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Nats make qualifying offer to LaRoche

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Nats make qualifying offer to LaRoche

The Nationals made a qualifying contract offer to Adam LaRoche before today's 5 p.m. deadline, but not to any of their other free agents, ensuring they would receive at least one draft pick as compensation should they lose the veteran first baseman.

LaRoche was given the one-year, $13.3 million offer all free agents are eligible to be offered under MLB's new compensation system, according to MLB.com and FoxSports.com. The 32-year-old can either accept the offer (which equates to the average salary of the top 125-paid players in the majors this season) and return to the Nationals for 2013 or decline the offer and seek a multi-year contract with any of baseball's 30 clubs.

If LaRoche (who has seven days to make a decision) declines the offer as expected, the Nationals would receive a compensatory draft pick (a "sandwich" pick between the first and second rounds) should he ultimately sign with another franchise this winter. That franchise would then lose its first-round draft pick (unless it's one of the top 10 picks) under a system installed under the new collective bargaining agreement that eliminated the old method of classifying free agents as "Type A" or "Type B" players to determine compensation.

Essentially, the Nationals are acknowledging they're willing to pay LaRoche $13.3 million for another season of his services. In truth, they're willing to offer him more than a one-year deal, and the two sides could still reach an agreement on a contract potentially in the range of three years and $36 million.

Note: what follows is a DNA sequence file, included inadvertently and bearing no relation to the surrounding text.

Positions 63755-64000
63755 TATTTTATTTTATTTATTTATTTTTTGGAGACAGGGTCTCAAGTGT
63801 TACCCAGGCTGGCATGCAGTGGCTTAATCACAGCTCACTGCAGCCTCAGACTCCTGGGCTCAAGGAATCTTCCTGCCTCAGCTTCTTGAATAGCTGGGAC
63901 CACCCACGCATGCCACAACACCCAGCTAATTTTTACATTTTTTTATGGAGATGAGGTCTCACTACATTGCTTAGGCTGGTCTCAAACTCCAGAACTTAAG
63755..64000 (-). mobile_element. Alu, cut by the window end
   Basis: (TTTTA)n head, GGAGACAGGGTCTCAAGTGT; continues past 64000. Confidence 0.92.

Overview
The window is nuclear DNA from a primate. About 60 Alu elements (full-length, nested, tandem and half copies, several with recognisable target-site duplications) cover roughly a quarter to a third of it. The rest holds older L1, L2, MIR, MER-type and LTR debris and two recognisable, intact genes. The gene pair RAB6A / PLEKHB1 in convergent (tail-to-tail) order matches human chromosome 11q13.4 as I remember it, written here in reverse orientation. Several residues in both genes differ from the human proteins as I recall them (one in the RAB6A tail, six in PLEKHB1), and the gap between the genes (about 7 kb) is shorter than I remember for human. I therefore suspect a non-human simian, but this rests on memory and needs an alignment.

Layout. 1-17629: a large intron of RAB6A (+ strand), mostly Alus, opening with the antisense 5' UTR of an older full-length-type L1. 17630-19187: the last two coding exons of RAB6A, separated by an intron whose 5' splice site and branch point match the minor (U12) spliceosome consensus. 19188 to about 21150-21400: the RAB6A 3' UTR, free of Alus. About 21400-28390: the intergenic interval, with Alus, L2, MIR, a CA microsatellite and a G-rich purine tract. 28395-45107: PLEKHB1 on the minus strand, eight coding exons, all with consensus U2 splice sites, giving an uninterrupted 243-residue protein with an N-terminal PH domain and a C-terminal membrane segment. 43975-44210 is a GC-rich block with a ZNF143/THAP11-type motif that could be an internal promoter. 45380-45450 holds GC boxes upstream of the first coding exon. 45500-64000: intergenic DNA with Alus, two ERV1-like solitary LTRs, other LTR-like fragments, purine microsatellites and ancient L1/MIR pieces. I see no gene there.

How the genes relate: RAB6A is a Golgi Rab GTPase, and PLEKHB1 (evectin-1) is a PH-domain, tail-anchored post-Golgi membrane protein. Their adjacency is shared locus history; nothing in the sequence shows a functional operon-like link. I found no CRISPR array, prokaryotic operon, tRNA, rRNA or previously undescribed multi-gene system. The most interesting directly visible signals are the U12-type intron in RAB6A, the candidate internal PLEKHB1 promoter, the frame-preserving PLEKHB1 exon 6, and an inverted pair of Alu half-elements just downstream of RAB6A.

LaRoche, like all free agents, is free to begin negotiating with other clubs Saturday morning. Coming off a season in which he hit a career-high 33 homers while matching his previous high of 100 RBI and winning his first Gold Glove award, he's expected to listen to offers from other teams in the market for a first baseman. The most likely suitors are the Red Sox, Orioles and perhaps Rangers.

In the end, the Nationals will have the ability to match or exceed any of those offers, or try to convince LaRoche to take less money or fewer guaranteed years to return to a club that believes it can contend for a World Series title in 2013 and beyond.

Though they extended the qualifying offer to LaRoche, the Nationals did not do the same with any of their other free agents (Edwin Jackson, Sean Burnett, Mark DeRosa, Michael Gonzalez, Zach Duke). Jackson, who made $11 million this season, was the only member of that group who would be worth anywhere close to $13.3 million.

In electing not to make the offer to Jackson, the Nationals essentially are acknowledging they don't intend to make much of an effort to re-sign the right-hander and are content to seek a No. 5 starter elsewhere.

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Report: Nationals OF Adam Eaton out for season with torn ACL

Report: Nationals OF Adam Eaton out for season with torn ACL

Nationals outfielder Adam Eaton has a torn ACL and will miss the rest of the season, Fox Sports’ Ken Rosenthal reported Saturday.

Eaton sustained the injury in Friday night’s 7-5 loss to the Mets when he stepped awkwardly on the bag while beating out a throw to first in the ninth inning. He then collapsed and needed assistance off the field.

The Nationals initially announced earlier Saturday that Eaton would go on the 10-day disabled list with a left knee strain. They also have since called up outfielder Rafael Bautista from Triple-A Syracuse.

The Nationals acquired Eaton in a trade with the White Sox in December in exchange for pitching prospects Luca Giolito, Reynaldo Lopez and Dane Dunning.

The 28-year-old Eaton was hitting .297 with a .393 on-base percentage and 24 runs scored for the 16-8 Nationals.

Michael A. Taylor replaced Eaton in centerfield during the Nationals’ 5-3 loss to the Mets on Saturday.